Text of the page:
"There are, ultimately, very few who need not listen to the words of the text, for, as it is said:
The sagely man has few errors;
The superior man changes his errors;
The petty man covers over his errors;
The stupid man sees no errors." (WM 9-11)
The "Entering the Dharma Realm" chapter of the Flower Adornment Sutra recounts a repentance of the Pure Youth Sudhana:
He remembered how he himself in the past had not practiced bowing and reverence, and he immediately decided that he would practice them with all his might. He further remembered how in the past he had not been pure in body and mind, and he immediately decided that he would concentrate on regulating and cleansing himself. He further remembered how in the past he had created all [sorts of] evil karma, and he immediately decided that he himself would concentrate on avoiding and stopping it.
He further remembered how in the past, he had given rise to all false thoughts, and he immediately decided that he would constantly rectify his thinking. He further remembered how in the past, his cultivation of all practice had only been for the sake of himself, and he immediately decided that he would enlarge the scope of his mind, so that it would universally extend to all conscious beings.
He further remembered how in the past he had intently sought for states of desire, constantly harming and depleting himself, without its having any flavor. And he immediately decided that he would cultivate the Buddhadharma, and nurture all his faculties, and use them to find peace himself.
He further remembered how in the past he had given rise to deviant and distorted reflections. And he immediately decided that he would produce thoughts of proper views and give rise to the vows of a Bodhisattva. He further remembered how in the past, he had toiled day and night at doing all evil affairs. And he immediately decided that he would bring forth great vigor in accomplishing the Buddhadharmas. He further remembered how in the past he had undergone birth in the Five Destinies without any benefit to himself or to others. And he immediately decided that he wanted to use his body to benefit and aid living beings, accomplish the Buddhadharmas, and attend upon all good knowing advisors.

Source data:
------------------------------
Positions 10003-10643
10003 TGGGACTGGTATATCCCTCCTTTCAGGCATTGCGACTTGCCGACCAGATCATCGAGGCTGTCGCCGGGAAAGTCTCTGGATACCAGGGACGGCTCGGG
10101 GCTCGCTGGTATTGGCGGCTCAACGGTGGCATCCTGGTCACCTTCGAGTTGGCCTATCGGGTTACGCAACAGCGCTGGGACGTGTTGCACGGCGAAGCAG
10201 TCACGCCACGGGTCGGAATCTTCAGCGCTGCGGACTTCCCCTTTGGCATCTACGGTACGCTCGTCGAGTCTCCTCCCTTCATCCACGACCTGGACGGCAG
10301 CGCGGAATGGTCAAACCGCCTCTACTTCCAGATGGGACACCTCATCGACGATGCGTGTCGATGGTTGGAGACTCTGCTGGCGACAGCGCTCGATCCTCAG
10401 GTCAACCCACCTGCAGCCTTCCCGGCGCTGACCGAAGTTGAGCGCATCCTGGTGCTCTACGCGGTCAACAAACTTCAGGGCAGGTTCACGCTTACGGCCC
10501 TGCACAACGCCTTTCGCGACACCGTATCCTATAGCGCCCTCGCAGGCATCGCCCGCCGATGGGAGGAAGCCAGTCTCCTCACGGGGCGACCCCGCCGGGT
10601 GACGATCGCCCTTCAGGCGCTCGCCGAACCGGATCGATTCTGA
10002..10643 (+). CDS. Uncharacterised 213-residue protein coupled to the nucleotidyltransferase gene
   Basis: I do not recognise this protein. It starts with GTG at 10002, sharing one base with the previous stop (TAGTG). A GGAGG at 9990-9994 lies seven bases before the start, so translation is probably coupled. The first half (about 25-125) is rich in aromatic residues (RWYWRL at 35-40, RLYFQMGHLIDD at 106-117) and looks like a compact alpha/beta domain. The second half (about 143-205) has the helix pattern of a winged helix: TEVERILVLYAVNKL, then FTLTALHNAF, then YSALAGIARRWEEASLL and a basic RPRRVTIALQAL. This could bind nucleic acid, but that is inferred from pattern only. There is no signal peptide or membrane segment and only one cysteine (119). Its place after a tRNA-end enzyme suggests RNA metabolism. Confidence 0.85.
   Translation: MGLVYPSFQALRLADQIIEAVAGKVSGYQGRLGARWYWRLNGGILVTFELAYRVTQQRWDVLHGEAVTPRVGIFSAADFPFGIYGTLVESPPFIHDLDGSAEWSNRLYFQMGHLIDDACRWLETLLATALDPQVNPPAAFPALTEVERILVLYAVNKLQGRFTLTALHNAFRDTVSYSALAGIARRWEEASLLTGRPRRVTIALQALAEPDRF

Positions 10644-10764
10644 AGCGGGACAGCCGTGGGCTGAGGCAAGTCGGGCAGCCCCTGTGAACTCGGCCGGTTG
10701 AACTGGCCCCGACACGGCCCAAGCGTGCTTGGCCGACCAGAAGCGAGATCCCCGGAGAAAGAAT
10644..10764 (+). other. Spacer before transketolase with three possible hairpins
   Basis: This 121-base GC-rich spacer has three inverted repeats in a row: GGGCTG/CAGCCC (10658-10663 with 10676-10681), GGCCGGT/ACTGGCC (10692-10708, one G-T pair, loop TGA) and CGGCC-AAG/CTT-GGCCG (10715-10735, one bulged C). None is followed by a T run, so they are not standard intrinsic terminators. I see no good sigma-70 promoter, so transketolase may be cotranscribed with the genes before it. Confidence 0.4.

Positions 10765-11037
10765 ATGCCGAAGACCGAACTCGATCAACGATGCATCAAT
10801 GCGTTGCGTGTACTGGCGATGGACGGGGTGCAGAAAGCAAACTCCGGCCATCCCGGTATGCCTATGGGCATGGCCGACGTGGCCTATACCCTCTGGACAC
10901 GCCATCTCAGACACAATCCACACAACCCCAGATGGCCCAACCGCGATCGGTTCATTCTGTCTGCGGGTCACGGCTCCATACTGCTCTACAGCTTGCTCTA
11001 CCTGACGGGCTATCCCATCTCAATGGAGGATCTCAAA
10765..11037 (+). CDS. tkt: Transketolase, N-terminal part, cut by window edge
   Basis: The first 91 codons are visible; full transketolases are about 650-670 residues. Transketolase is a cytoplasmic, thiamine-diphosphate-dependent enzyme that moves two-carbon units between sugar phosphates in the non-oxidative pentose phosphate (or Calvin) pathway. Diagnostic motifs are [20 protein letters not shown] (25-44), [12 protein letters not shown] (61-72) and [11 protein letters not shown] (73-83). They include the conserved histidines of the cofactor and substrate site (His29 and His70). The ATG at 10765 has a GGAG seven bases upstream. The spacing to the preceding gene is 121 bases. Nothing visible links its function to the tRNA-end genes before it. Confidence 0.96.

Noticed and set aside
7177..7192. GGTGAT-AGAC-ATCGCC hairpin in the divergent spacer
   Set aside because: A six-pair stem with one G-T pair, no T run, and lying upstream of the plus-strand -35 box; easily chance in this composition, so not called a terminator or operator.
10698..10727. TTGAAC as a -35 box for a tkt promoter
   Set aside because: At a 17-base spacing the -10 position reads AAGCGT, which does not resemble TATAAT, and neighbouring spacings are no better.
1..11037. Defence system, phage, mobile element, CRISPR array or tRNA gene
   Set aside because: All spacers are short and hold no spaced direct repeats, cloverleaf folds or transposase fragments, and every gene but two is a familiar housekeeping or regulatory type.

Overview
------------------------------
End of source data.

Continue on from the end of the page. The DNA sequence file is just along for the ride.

Upon making such reflections, he became very happy. (EDR VIII 2-4)
The Sixth Patriarch Hwei-Neng explained repentance this way:
What is repentance and what is reform? Repentance is to repent of past errors, to repent so completely of all bad actions done in the past out of stupidity, confusion, arrogance, deceit, jealousy, and other such offenses, that they never arise again. Reform is to refrain from such transgression in the future. Awakening and cutting off such offenses completely and never committing them again is called repentance and reform.
Common people, stupid and confused, know only how to repent of former errors and do not know how to reform and refrain from transgressions in the future. Because they do not reform, their former errors are not wiped away, and they will occur in the future. If former errors are not wiped away and transgressions are again committed, how can that be called repentance and reform? (PS 178).
Formal repentance is often done publicly, individually before the great assembly, or communally by bowing repentances such as the Great Compassion Repentance or the Repentance before the Ten Thousand Buddhas.
1) Ch. chan hwei , 2) Skt. , 3) Pali , 4) Alternate Translations: repentance and reform, confession.
See also: One Hundred Dharmas--shame and remorse.
BTTS References: UW ?; PS 120, 176-178; WM 9-11; UW 30-31, 144-145; TT 87-96
(verse of repentance of Universal Worthy Bodhisattva); EDR VIII 2-4, 69-73;
FAS-PII(3) 9-10; FAS Ch22 29-34 ("Treasury of Shame"), 35-41 ("Treasury of Remorse");
RH ("Repentance before the Eighty-Eight Buddhas").